<div id="RTEContent">Quoting Rick Moen (firstname.lastname@example.org):<br><br>>Contracts _do_ indeed tend to have severability clauses, but it's NOT<br>>because the courts don't allow people to sign away their rights: It's <br>>so that, if any clause, for any reason, gets voided (e.g., patent<br> ^^^^^^^^^^^^^^<br>>violation, violation of state regulations and statutes, etc.), it's<br>>nonetheless likely the court will allow the others to still be enforced<br>>-- by signalling _to_ the court that the parties thus intend and wish.<br><br>Including the reason that the clause is illegal. We agree on this point.<br><br><br>>That is (all too often) true. But what is _not_ true is your original<br>>claim that disallowing benchmarking via a product licence is illegal
and<br> ^^^^^^^^^^^^^^^^^^^^^^^^^^^^^^^^^^^^^^^^^^^^^^^^^^^^^^^^^<br>>unenforceable -- nor your current, broader claim that the courts don't<br>>allow people to sign away their rights. You have talked around those<br> ^^^^^^^^^^^^^^^^^^^^^^<br>>claims, and cited legal mechanisms that aren't actually relevant to <br>>them, but you have not supported them.<br><br>A contract is indeed an instrument that, in some instances, requires one<br>or more parties to sign away rights. When it comes to purchasing a product,<br>one right that a court is almost certain not to violate is a consumer's<br>right to enjoy use of the product in a manner consistent with normal useage.<br>In the world of computer operating systems, it is normal, and expected, for<br>a consumer to benchmark the operating system. Benchmarking the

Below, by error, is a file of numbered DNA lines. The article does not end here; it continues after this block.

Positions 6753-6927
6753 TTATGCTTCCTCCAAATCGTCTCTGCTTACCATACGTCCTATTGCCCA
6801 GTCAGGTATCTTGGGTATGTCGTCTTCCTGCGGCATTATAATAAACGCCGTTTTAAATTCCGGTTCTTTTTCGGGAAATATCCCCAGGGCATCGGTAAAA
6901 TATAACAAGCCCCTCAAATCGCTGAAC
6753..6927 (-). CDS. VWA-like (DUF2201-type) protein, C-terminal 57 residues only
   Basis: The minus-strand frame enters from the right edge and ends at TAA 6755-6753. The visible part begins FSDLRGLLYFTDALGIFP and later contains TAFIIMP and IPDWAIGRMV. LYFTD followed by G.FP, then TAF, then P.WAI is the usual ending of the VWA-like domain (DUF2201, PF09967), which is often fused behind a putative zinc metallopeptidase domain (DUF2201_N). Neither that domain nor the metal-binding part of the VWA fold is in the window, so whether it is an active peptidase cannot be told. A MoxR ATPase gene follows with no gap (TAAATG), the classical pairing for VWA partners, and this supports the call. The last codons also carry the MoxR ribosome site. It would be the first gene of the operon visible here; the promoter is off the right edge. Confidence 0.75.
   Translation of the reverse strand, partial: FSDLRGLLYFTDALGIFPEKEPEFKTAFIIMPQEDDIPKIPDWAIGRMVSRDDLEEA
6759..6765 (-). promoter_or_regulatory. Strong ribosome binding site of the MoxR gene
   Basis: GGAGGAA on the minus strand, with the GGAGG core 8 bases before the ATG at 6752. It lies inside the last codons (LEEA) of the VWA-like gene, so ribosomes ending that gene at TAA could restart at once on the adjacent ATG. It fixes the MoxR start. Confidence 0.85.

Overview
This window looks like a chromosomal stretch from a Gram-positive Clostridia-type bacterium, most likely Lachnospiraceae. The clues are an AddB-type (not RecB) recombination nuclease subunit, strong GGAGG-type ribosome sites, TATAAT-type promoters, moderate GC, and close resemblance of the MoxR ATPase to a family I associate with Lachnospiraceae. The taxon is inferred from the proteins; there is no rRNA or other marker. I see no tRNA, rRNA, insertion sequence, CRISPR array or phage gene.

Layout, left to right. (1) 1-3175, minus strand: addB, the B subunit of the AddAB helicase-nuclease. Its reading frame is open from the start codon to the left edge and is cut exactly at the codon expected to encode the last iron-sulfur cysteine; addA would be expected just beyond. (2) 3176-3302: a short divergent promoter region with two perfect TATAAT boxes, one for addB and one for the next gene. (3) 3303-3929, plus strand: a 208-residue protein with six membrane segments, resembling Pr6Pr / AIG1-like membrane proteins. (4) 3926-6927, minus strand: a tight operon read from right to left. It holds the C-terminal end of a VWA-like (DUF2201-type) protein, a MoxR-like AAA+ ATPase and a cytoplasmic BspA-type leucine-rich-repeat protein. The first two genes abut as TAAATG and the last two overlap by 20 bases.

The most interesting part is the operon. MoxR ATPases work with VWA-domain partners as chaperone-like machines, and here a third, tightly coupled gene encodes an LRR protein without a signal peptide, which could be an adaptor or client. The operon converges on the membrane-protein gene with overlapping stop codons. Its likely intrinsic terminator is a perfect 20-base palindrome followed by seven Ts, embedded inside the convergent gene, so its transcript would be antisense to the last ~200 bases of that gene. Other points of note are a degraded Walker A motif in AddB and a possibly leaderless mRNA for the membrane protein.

operating<br>system, especially for execution of software important to the customer,<br>is part of the normal operational procedure inherent in normal useage of<br>the product.<br><br>The only apparent reason a software manufacturer would not want a customer<br>to benchmark an operating system, is fear of competition. I'm sorry, but<br>fear of competition just doesn't cut the mustard in a court of law, especially<br>when it infringes on a customer's right to normal useage of their property.<br><br>I haven't "talked around" anything, apparently you just haven't considered<br>what has been said. That's O.K., it happens.<br><br><br>>In fact -- since you mention it -- ANY contract you sign, by definition<br>>of the term "contract", inherently gives up (signs away) some right you<br>
^^^^^^^^^^^^^^^^^^^^^^^^^^^^^^^^^^^^^^^^^^^^^^^<br>>already had going in. (Note that property, be it tangible, abstract,<br> ^^^^^^^^^^^^^^^^^^^^<br>>real estate, or other, _is_ a bundle of rights.) That deliberate<br>>foregoing of just rights that you already have in hand is what<br>>constitutes the required element of "consideration", without which no<br>>contract can ever be formed in the first place.<br><br>Untrue.<br><br><br>Cheers,<br><br>Adrien<br><br>"I'm not O.K., you're not O.K., but that's O.K."<br><br><br></div><p>
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